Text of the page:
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This book explores the emergence of African Union law as a legal order and its implications for existing order in the region. As an authoritive text on the development of AU law, the book covers such pertinent issues as legislative powers, competences, direct effect in AU law, subsidiarity, interventionism, and enforcement of laws.
Olufemi Amao argues how there is a gradual movement from intergovernmentalism to supranationalism in the African Union legal order, and explores how this trajectory gradually and incrementally deemphasises the discourse on nation state sovereignty; a concept that has caused much problem in the African context.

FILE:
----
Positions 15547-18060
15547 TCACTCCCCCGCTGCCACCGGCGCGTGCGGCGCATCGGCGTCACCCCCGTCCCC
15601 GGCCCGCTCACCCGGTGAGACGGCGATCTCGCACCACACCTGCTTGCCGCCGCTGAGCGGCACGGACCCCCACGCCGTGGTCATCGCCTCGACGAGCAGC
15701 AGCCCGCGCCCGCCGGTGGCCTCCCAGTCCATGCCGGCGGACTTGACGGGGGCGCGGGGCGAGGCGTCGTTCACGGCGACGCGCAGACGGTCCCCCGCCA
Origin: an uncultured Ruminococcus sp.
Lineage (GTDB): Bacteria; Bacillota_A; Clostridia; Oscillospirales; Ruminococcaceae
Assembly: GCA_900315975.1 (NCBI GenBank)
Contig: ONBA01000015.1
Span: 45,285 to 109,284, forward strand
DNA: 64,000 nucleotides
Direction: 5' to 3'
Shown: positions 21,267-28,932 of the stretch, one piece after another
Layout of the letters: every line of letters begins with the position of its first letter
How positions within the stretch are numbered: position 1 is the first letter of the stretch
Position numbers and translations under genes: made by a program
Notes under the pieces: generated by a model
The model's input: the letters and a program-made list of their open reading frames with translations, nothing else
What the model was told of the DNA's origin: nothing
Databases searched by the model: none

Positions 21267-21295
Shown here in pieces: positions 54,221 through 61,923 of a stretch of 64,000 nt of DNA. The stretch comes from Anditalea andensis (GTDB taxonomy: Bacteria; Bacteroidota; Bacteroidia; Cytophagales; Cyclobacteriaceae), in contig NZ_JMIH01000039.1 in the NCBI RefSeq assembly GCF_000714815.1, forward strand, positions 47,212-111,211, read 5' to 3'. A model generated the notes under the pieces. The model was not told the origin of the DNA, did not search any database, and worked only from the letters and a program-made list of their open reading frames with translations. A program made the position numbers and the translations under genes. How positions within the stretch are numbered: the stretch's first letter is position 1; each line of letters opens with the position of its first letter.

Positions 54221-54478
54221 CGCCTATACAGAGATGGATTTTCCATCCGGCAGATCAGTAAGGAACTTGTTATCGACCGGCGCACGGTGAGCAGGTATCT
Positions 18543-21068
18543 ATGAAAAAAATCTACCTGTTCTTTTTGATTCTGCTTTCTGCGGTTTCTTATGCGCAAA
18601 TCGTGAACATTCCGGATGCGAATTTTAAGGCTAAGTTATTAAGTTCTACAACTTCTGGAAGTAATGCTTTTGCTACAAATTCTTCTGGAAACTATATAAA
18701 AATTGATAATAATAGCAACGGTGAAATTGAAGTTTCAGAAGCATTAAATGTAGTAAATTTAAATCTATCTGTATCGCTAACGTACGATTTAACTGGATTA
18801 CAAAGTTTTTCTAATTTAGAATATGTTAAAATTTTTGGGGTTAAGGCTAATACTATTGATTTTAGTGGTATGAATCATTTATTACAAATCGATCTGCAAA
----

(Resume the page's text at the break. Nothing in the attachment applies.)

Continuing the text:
Drawing upon EU law as a comparison, the book also examines how the development of supranationalism affects crucial issues such as human rights, democratic reforms, territorial matters, tribal and religious disputes, and economic relations. As a comprehensive examination of the development of law within a union, this book will be of great interest and use to students, scholars and practitioners in international law, international relations, and African studies.